Has Student Attendance Gotten Worse After COVID?

High student absenteeism, nearly 30%, affects socialization, grades, test scores, activities, graduation rates, and mental health. Post-pandemic recovery requires sustained efforts, as absenteeism risks lifelong impacts. Lakeside Programs focus on truancy, stressing attendance for academic and personal success.
Sad teen girl sitting on chair, pensive

One of the most important indicators of school success is daily attendance. It impacts socialization, grade point average, national test scores, extra-curricular activities, graduation rates and mental health.

In recent years student absenteeism rates have almost doubled. It is my understanding that in 2021/22 our national absenteeism rate was almost 30 percent. That is more than 1 out of 4 students being chronically absent from school!

A recent statement from the White House indicates some of the consequences of COVID to our students. It states the following:

Given the magnitude of test score declines and extent of chronic absenteeism, pandemic recovery efforts require an “all-hands-on-deck” response. While State-administered test scores from the 2021-2022 and 2022-2023 school years show some early signs of rebounding from the major disruptions of the pandemic, estimates suggest the average elementary school student would need sufficient supports and instructional time to sustain additional gains for several years in order to reach the performance of comparable pre-COVID cohorts. Without such sustained investments, one group of researchers estimated that these disruptions could cost American students $2 trillion in lifetime earnings.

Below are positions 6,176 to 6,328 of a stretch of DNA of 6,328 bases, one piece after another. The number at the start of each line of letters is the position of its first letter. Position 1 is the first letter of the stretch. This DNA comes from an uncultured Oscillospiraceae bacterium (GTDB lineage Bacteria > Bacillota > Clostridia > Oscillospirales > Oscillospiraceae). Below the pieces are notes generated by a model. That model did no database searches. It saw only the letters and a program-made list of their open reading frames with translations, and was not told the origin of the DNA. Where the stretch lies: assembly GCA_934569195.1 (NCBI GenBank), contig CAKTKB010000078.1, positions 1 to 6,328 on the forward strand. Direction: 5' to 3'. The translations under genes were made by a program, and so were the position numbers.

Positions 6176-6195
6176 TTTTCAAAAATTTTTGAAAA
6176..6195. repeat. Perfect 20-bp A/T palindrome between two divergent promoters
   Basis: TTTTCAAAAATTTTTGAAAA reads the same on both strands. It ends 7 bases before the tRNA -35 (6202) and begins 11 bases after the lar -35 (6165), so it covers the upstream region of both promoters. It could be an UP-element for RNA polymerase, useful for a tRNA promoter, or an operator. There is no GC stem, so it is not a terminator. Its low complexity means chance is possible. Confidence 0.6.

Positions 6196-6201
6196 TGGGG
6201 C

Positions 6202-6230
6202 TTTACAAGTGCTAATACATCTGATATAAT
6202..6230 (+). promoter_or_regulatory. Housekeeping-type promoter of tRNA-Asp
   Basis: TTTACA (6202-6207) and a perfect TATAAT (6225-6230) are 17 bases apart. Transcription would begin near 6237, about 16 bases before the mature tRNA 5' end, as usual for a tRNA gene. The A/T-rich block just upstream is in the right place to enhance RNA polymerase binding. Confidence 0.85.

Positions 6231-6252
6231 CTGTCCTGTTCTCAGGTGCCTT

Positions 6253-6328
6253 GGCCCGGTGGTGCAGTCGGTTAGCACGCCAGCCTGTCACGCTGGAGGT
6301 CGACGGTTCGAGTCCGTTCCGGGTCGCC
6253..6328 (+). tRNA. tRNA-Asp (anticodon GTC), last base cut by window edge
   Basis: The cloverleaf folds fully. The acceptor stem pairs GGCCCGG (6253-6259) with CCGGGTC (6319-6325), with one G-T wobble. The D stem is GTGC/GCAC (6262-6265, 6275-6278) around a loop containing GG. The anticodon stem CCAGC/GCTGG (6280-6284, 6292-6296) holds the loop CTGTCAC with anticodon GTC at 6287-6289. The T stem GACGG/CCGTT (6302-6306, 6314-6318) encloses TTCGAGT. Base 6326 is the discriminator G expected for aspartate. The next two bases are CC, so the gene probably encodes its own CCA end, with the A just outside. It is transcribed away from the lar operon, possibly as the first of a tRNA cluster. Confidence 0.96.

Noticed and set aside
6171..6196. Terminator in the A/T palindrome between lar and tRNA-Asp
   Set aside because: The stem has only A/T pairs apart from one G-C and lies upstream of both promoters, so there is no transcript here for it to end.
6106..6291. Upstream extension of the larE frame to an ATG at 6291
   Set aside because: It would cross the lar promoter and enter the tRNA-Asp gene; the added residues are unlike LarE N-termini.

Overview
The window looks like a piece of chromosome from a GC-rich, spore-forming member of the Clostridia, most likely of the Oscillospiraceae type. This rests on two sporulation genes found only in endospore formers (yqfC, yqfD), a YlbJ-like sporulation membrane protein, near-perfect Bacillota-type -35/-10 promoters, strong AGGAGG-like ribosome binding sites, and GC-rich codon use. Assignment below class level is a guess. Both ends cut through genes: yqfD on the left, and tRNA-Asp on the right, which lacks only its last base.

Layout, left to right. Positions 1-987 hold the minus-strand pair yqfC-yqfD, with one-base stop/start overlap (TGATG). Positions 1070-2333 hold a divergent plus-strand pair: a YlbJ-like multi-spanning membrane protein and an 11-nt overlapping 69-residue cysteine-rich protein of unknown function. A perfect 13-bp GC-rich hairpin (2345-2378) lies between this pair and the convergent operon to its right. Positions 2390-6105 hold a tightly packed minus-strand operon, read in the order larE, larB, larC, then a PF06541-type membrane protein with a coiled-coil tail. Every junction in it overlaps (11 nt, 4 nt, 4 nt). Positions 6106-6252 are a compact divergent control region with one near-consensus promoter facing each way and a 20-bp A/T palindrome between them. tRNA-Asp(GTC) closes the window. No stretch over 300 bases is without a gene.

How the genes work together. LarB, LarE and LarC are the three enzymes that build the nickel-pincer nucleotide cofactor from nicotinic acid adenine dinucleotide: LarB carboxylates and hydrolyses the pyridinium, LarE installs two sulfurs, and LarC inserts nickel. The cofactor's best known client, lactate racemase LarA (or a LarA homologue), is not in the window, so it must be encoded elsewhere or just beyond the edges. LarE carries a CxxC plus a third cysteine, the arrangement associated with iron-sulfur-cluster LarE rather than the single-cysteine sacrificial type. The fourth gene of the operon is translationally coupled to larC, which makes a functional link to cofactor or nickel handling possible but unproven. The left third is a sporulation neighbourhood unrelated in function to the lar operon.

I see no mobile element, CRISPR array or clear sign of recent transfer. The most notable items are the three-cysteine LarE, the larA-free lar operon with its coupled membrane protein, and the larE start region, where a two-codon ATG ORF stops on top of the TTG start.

This level of absenteeism can have life-long impact that will limit those students with their future earnings and life capacity. Unfortunately, the indicators have not improved all that much in the past years so it is clear that we will continue to see many of our students struggle with attendance. There has been recent funding to schools to mitigate this problem and we are just beginning to monitor the attempts to connect students who are chronically absent back to their school.

Since Lakeside has been dealing with truancy for many years, our staff have become diligent about the important of attendance and how it relates to student success academically and personally. It is important that incentives be used to help students see the importance of attending school. If they are out of the habit of regularly attending school, it is difficult to re-institute a new regimen of attending without being very intentional in motivating them to change their attendance routines. Since COVID was a time where students were not physically attending school, the return to school attendance has become all the more difficult for a number of students.

Our school administrators, parents, teachers, police and students must now be more diligent to create connections to truant students so they will re-establish the habit of regular school attendance. It takes individuals who are contacting students individually and regularly to encourage them to attend school. Without that kind of attention this will be a much longer and more difficult process.

If we cannot overcome this significant set of issues, we will see negative consequences for years to come. Now that we are seeing this attendance deficit we need to be creative, actively work diligently and help our students move back towards their friends and teachers in their community schools.

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